In a typical response to campus violence that claimed the life of engineering professor William S. Klug on June 1 by his erstwhile Indian researcher on allegations of research fraud and unfair means, UCLA Chancellor Gene Block has resorted to the creation of a task force to examine the campus response to the tragedy instead of addressing the root cause for the tragedy.
“This week, we come together to look forward in saying how can we do things better, how can we eliminate violence on campus, how can we make ourselves safer?” said Block at a press conference at UCLA’s Meyerhoff Park.
“Violence, not just on campus, but in other schools and in our society, is rampant and we have to find ways to live together more safely, more respectfully,” he said. “We’ve solved amazing challenges, but this is a challenge we have to really address directly.”
The task force will assess a variety of topics, said Block, including campus communication, classroom security, door locks and training to prepare students, staff and faculty for an active shooter situation.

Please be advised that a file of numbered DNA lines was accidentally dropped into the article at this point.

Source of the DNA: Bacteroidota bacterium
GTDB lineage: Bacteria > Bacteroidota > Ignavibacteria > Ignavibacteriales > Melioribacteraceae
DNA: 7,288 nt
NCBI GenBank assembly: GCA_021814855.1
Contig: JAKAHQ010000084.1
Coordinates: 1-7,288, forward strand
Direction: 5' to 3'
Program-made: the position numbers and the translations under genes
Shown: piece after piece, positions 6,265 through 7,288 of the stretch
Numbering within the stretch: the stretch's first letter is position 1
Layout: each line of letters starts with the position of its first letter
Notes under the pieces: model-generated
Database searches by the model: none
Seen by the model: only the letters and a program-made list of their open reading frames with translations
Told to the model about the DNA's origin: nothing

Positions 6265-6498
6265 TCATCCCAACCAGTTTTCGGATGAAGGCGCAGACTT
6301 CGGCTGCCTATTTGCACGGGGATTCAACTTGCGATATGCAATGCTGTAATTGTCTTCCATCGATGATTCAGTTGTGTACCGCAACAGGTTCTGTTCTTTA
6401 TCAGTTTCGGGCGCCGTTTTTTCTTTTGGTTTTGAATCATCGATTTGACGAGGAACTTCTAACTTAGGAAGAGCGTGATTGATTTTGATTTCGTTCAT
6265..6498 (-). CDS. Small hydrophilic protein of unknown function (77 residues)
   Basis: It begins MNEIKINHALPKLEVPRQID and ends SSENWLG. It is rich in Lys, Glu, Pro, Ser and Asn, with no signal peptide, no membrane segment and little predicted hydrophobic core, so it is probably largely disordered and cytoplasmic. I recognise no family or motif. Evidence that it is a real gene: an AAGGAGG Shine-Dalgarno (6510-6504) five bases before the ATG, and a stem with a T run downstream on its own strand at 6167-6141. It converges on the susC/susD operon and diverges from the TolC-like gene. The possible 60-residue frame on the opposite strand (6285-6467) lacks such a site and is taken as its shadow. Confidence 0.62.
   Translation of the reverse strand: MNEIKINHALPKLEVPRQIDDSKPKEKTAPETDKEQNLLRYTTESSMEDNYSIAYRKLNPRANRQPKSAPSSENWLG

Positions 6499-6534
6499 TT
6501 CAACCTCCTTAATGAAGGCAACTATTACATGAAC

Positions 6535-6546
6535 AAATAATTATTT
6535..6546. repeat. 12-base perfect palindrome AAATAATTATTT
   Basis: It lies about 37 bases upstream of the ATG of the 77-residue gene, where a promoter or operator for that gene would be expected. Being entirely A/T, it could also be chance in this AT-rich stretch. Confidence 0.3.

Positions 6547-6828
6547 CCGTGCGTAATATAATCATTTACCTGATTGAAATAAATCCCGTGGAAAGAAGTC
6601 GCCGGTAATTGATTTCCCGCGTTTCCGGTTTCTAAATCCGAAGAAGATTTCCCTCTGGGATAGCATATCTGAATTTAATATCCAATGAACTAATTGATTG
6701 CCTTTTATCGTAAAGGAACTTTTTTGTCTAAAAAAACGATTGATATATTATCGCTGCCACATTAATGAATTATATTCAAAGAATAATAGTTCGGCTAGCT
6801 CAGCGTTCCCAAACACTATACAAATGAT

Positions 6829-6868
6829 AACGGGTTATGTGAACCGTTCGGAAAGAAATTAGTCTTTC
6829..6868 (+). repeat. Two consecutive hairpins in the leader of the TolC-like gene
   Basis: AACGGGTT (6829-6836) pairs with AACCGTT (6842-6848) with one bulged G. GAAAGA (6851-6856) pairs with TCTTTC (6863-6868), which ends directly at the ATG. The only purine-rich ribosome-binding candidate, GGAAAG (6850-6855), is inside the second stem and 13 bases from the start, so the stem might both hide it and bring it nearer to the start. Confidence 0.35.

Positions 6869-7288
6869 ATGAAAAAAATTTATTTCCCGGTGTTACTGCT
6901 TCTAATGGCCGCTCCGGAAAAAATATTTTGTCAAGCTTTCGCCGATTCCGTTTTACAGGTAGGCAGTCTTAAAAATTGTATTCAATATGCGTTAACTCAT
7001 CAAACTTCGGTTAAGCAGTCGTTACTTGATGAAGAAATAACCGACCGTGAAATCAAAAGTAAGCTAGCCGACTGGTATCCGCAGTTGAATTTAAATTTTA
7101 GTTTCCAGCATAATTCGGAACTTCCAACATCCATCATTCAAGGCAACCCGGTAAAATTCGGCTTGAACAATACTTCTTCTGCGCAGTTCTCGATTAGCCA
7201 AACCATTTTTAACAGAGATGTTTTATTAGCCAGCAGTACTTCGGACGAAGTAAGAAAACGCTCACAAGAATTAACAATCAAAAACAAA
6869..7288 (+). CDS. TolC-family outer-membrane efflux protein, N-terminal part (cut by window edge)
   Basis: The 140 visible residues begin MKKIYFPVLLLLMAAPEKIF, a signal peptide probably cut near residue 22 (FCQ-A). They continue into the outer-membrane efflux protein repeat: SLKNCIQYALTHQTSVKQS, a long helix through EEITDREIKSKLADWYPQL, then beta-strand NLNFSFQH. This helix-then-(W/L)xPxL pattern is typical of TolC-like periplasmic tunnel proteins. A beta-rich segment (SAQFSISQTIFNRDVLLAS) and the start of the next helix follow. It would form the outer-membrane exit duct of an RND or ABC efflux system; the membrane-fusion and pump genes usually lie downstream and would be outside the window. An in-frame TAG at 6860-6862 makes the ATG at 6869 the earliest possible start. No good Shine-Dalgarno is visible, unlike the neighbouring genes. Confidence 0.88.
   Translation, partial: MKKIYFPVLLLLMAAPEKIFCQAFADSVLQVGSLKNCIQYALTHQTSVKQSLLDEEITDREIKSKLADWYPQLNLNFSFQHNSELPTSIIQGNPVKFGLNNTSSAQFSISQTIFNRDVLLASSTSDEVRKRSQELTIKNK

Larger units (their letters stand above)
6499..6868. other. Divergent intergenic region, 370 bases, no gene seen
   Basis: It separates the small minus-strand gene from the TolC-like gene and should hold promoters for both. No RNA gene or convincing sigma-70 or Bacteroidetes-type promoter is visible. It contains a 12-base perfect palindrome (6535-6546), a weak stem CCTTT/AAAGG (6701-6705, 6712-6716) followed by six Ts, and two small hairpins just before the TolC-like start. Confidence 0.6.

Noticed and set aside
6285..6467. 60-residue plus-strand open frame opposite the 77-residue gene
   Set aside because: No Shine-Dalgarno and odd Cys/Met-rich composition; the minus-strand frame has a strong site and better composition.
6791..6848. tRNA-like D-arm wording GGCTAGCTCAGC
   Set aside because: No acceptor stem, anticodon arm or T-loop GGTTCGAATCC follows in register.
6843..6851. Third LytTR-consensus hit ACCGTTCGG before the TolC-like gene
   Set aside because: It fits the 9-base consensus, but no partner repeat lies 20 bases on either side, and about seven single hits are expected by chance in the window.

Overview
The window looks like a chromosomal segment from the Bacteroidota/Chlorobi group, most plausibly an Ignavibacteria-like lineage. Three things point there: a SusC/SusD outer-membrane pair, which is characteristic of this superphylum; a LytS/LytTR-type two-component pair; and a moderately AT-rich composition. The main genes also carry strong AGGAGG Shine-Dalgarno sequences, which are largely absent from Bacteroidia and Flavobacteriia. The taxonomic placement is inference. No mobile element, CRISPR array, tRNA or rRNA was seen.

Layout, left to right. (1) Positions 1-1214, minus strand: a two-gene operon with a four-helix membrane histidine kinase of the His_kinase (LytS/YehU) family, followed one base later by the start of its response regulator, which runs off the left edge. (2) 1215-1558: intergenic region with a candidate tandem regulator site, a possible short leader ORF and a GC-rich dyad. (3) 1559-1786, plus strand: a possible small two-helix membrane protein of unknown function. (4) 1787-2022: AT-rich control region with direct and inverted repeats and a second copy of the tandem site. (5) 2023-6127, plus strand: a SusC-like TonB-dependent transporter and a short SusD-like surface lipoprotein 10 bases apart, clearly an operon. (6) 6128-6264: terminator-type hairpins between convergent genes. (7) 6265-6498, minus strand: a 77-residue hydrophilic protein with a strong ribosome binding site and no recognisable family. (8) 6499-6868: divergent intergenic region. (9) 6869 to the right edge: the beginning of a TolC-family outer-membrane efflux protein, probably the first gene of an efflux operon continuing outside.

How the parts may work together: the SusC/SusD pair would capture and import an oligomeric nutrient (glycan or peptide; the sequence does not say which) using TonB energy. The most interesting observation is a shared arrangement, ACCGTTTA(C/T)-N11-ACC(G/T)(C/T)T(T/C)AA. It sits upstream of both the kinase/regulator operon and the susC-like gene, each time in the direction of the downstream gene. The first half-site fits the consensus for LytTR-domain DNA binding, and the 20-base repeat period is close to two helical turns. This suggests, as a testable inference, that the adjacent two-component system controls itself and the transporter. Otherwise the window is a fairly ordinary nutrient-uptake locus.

essentially, it has turned out to be another knee-jerk reaction than a well-thought out panacea to stem frustration among the talented students, especially migrants who are at the receiving end and may turn senile over unfair means of evaluation.
UCLA is the 186th school to experience gun violence since the Sandy Hook Elementary shooting in December 2012. Danny Siegel, president of the Undergraduate Students Association said: “We want a world where campus violence is no longer the status quo, where mothers and fathers are not afraid to send their children to school, where students are not afraid to pursue an education and where teachers are not afraid to teach.”
He was able to hint at the real problem when he said: “We will tackle the great challenges of our time, study a problem and find solutions. We will lead the charge against campus violence… We are here to send a message ‘186 and not one more.’”
An Indian American student killed Prof. Klug over what his social media postings said was due to unfair treatment meted out to him by stealing his research data and passing it on to another student.